This link will take to you to an enchanting picture of this late Victorian Italianate style home — and information on why the house’s misleading nickname, Confederate Hill, is one of Columbia’s most popular historical myths.
The Guitar Mansion at 2815 Oakland Gravel Road was named Confederate Hill by one its former owners, but the piece, “Safeguarding History,” states that whether the original owner of the house, David Guitar, served in the Confederate forces is refuted in his 1912 obituary published Jan. 2, 1912 in the University Missourian.
In 2010, the house once again became a single-family dwelling. The home was purchased by Pat Westhoff and Elena Vega on Oct. 18, 2010 at absolute auction for $155,500. It had been vacant for several years, and previously had been on the market for $499,000.
According to this Oct. 4, 2012 article, Slave cabins in Boone County, the property has a slave cabin on it.
Take a peak at what the home looked like in 1993 by reviewing the National Register of Historic Places form and see how it has weathered the years by checking out the links to media reports over the years at the end of this page.
Perhaps its problems stem from being built during a troubled time, with construction starting in 1860 and completed in 1862, when the U.S. was enduring its Civil War from 1861-1865.
According to the 1993 National Register of Historic Places, David Guitar, a prominent local businessman and farmer, lived there with his wife Harriet and their 10 children. The home was owned by Ward Dorrance from 1940-1953, and he gave it its alternative name, Confederate Hill, based on his belief that Guitar served in the Confederate forces.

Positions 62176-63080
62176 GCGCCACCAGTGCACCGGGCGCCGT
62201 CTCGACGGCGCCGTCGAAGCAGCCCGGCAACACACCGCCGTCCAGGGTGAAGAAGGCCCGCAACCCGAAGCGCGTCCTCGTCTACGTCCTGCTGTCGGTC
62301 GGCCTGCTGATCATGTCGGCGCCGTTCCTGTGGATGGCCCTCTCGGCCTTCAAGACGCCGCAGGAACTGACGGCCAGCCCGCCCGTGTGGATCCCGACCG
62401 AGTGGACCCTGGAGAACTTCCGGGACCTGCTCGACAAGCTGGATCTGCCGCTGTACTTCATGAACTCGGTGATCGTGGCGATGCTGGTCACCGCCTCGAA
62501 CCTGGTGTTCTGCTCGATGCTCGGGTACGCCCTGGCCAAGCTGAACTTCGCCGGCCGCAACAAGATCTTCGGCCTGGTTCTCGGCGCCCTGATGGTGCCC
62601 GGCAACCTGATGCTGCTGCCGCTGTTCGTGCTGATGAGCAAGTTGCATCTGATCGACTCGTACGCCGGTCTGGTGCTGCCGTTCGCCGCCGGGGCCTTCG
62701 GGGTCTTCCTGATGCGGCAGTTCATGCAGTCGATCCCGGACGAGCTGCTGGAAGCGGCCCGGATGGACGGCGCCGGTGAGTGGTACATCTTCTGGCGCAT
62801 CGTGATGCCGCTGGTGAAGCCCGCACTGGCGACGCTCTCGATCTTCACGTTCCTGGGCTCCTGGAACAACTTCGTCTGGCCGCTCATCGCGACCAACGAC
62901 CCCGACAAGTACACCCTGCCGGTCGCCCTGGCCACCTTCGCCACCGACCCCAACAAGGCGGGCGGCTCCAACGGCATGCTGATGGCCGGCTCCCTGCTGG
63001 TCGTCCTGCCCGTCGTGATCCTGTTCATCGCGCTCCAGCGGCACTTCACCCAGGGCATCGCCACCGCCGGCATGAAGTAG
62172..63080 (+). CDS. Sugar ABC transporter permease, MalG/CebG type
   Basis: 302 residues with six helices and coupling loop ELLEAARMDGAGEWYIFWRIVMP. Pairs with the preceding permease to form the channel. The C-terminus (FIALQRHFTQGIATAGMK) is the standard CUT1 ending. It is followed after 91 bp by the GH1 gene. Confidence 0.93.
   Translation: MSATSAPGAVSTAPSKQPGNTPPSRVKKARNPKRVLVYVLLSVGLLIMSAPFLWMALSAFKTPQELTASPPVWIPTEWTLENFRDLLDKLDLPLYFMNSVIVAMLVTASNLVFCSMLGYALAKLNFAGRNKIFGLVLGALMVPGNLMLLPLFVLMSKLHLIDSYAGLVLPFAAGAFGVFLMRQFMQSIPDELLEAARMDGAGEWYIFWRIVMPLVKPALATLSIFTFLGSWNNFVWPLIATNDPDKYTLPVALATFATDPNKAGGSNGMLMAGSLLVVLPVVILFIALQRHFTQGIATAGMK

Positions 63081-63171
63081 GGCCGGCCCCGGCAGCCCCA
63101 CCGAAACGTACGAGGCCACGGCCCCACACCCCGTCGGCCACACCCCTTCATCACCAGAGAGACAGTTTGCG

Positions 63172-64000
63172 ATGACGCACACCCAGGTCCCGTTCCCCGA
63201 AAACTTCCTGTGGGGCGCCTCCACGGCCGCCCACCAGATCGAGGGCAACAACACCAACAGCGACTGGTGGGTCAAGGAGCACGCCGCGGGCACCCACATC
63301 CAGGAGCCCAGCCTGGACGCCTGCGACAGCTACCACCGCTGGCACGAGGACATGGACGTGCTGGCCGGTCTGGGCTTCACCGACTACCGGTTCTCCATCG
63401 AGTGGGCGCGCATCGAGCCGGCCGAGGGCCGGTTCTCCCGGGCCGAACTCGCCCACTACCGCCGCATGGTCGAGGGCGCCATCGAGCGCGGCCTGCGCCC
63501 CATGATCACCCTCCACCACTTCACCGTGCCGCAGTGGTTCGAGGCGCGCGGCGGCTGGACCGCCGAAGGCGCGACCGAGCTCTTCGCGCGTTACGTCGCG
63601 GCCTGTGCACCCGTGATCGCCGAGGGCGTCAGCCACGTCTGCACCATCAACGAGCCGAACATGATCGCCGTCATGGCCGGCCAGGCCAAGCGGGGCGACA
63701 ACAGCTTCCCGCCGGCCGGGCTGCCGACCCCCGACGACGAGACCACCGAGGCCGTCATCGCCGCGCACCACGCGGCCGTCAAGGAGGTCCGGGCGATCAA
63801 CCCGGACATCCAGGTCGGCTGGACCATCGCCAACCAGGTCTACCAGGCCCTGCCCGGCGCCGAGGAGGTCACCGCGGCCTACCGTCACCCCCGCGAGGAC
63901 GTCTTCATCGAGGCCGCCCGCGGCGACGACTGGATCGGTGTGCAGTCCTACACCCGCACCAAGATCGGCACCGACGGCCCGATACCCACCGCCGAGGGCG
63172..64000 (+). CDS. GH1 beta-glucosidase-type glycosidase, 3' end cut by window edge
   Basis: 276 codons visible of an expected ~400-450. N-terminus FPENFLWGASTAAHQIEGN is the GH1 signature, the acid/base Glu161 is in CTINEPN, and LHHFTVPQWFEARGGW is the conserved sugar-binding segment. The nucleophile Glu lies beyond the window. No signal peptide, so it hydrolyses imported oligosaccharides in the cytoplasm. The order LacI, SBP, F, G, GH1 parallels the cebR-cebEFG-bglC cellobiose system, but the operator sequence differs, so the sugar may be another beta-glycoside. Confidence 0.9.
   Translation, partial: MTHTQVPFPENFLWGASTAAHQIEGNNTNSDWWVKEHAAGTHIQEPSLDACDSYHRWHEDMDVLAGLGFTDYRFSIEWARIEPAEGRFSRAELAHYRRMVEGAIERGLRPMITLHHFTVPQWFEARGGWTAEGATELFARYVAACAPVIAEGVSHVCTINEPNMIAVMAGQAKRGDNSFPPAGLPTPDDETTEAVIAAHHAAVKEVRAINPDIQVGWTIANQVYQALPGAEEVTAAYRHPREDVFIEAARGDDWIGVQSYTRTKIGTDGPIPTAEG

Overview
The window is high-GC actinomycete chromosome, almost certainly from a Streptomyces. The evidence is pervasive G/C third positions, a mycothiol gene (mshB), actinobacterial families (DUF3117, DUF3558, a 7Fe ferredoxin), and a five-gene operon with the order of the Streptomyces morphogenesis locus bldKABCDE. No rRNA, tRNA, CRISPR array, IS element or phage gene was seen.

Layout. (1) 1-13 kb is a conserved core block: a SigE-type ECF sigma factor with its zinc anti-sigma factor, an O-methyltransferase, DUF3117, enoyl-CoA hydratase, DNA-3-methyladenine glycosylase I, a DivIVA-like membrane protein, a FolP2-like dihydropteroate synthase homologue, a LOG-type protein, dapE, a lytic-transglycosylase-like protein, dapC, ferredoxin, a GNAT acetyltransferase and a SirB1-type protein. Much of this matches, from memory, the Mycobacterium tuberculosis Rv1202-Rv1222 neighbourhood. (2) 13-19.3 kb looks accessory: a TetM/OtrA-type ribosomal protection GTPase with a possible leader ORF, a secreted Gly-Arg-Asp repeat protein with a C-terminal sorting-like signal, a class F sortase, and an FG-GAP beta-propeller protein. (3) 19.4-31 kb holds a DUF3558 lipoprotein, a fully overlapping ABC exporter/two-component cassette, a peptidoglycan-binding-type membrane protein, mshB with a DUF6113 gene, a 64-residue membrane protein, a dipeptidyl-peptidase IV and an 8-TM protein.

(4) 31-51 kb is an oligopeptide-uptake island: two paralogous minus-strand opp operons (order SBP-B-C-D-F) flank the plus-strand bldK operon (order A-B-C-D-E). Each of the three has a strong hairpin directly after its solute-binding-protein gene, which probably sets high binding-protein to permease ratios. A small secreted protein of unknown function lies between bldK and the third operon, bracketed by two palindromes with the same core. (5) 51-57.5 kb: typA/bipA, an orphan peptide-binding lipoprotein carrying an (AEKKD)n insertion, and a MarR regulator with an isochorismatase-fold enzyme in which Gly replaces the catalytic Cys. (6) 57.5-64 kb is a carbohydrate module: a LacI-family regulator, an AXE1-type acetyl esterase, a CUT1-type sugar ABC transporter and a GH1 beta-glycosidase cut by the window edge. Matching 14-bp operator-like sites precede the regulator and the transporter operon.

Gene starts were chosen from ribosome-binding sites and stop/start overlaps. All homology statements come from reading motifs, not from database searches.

Miriam and Harvey McCaleb purchased the home in 1956, and Miriam McCaleb is the person who applied for HRHP recognition for the home, which it received on August 9, 1993.
Once slated for a bed and breakfast, then left vacant and then surrounded by subdivisions, but the landscaping and slope of the land home allows an approach to the home and view from the windows somewhat like it must have looked in 1862.
Sept. 13, 2013 — Safeguarding History, CAFNR News. Summary: This article outlines what has happened to this house since CAFNR employee Pat Westhoff and his wife Elena Vega bought the house. It includes excellent photos and information outlining evidence refuting David Guitar’s alleged service in the Confederate forces. The evidence includes this obituary published on Jan. 2, 1912 in the newspaper, the University Missourian.
Oct. 4, 2012, Slave cabins in Boone County, Vox Magazine. This article outlines the characteristics slave cabins and the importance of preserving them. According to some experts, there is a slave cabin on this property.
Jan. 3, 2012, New owner turns historic Guitar Mansion into graceful home again, Columbia Missourian. This article outlines how the house at 2815 Oakland Gravel Road is seeing new life as a single-family home once again and getting a well-deserved spruce up.
Dec. 6, 2010, Unexpectedly purchased, Guitar Mansion to be a home again, Columbia Missourian. The link to the article is: http://www.columbiamissourian.com/stories/2010/12/06/unexpected-owner-guitar-mansion-keep-home/
Oct. 19, 2010, Historic Guitar Mansion sold at auction for $155,000, Columbia Daily Tribune.
Oct. 18, 2010, Historic Guitar Mansion sold to surprised bidder, Columbia Missourian.
Dec. 11, 2009, Columbia Tribune. Slide show. http://www.columbiatribune.com/photos/galleries/2009/dec/11/saving-guitar-mansion/flash/
August 8, 2004. Visions of the past. Columbia Daily Tribune. The Guitar House becomes a bed and breakfast under the ownership of Noel and Mary Ann Crowson. Includes photographs of the restored home, historic photos of Odon Guitar, David Guitar and graphics on the additions to the home from 1859-1940.